The reason we have checked Eq. (594) so carefully is that on close inspection it is found to be inconsistent with Eq. (585), from which it was supposedly derived! For instance, the energy given by Eq. (594) is manifestly positive definite, whereas the energy given by Eq. (585) can be negative (it is certainly negative for a collection of two point charges of opposite sign). The inconsistency was introduced into our analysis when we replaced Eq. (586) by Eq. (588). In Eq. (586), the self-interaction of the $i$th charge with its own electric field is specifically excluded, whereas it is included in Eq. (588). Thus, the potential energies (585) and (594) are different, because in the former we start from ready-made point charges, whereas in the latter we build up the whole charge distribution from scratch. Thus, if we were to work out the potential energy of a point charge distribution using Eq. (594) we would obtain the energy (585) plus the energy required to assemble the point charges. What is the energy required to assemble a point charge? In fact, it is infinite. To see this, let us suppose, for the sake of argument, that our point charges are actually made of charge uniformly distributed over a small sphere of radius $a$. According to Eq. (601), the energy required to assemble the $i$th point charge is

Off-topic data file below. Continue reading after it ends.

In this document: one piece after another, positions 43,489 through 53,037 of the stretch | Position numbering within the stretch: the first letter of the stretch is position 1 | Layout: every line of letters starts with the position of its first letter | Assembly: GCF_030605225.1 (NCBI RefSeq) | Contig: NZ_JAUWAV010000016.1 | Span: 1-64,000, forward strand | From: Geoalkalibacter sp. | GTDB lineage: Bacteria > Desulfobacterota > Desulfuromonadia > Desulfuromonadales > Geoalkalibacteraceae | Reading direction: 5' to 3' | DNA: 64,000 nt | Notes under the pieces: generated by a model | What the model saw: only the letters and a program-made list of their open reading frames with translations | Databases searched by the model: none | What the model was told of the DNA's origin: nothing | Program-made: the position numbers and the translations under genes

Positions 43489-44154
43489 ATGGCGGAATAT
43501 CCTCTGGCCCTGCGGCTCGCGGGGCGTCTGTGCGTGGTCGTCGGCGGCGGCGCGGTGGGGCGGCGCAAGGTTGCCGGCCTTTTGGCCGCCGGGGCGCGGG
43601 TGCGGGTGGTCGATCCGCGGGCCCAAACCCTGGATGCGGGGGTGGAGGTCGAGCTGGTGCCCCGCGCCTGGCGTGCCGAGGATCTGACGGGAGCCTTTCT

W_i = \frac{3}{5} \frac{q_i^{ 2}}{4\pi  \epsilon_0  a}.
\end{displaymath} (607)

We can think of this as the self-energy of the $i$th charge. Thus, we can write
W = \frac{\epsilon_0}{2} \int E^2  d^3{\bf r} = \frac{1}{2} \sum_{i=1}^N
q_i  \phi_i + \sum_{i=1}^N W_i
\end{displaymath} (608)

which enables us to reconcile Eqs. (585) and (594). Unfortunately, if our point charges really are point charges then $a\rightarrow 0$, and the self-energy of each charge becomes infinite. Thus, the potential energies predicted by Eqs. (585) and (594) differ by an infinite amount. What does this all mean? We have to conclude that the idea of locating electrostatic potential energy in the electric field is inconsistent with the existence of point charges. One way out of this difficulty would be to say that all elementary charges, such as electrons, are not points, but instead small distributions of charge. Alternatively, we could say that our classical theory of electromagnetism breaks down on very small length-scales due to quantum effects. Unfortunately, the quantum mechanical version of electromagnetism (quantum electrodynamics, or QED, for short) suffers from the same infinities in the self-energies of particles as the classical version. There is a prescription, called renormalization, for steering round these infinities, and getting finite answers which agree with experiments to extraordinary accuracy. However, nobody really understands why this prescription works. The problem of the infinite self-energies of elementary charged particles is still unresolved.

next up previous
Next: Ohm's law Up: Electrostatics Previous: Introduction
Richard Fitzpatrick 2006-02-02